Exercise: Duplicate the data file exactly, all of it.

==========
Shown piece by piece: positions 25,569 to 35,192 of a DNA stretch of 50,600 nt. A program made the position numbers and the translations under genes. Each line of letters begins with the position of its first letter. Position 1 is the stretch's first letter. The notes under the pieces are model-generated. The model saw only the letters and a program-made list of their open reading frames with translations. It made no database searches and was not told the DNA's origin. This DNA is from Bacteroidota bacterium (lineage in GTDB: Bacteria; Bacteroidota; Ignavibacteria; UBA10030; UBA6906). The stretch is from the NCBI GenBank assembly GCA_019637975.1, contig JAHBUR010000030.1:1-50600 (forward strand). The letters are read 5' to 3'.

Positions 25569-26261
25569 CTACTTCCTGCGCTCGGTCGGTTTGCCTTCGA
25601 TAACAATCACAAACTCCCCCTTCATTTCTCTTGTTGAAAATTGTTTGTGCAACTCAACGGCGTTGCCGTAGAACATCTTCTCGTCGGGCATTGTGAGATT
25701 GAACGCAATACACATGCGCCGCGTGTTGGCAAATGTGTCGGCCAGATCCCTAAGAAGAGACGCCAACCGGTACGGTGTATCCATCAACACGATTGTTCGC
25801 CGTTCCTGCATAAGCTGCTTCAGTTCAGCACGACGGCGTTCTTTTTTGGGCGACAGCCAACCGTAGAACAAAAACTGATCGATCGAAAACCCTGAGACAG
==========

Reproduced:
Shown piece by piece: positions 25,569 to 35,192 of a DNA stretch of 50,600 nt. A program made the position numbers and the translations under genes. Each line of letters begins with the position of its first letter. Position 1 is the stretch's first letter. The notes under the pieces are model-generated. The model saw only the letters and a program-made list of their open reading frames with translations. It made no database searches and was not told the DNA's origin. This DNA is from Bacteroidota bacterium (lineage in GTDB: Bacteria; Bacteroidota; Ignavibacteria; UBA10030; UBA6906). The stretch is from the NCBI GenBank assembly GCA_019637975.1, contig JAHBUR010000030.1:1-50600 (forward strand). The letters are read 5' to 3'.

Positions 25569-26261
25569 CTACTTCCTGCGCTCGGTCGGTTTGCCTTCGA
25601 TAACAATCACAAACTCCCCCTTCATTTCTCTTGTTGAAAATTGTTTGTGCAACTCAACGGCGTTGCCGTAGAACATCTTCTCGTCGGGCATTGTGAGATT
25701 GAACGCAATACACATGCGCCGCGTGTTGGCAAATGTGTCGGCCAGATCCCTAAGAAGAGACGCCAACCGGTACGGTGTATCCATCAACACGATTGTTCGC
25801 CGTTCCTGCATAAGCTGCTTCAGTTCAGCACGACGGCGTTCTTTTTTGGGCGACAGCCAACCGTAGAACAAAAACTGATCGATCGAAAACCCTGAGACAG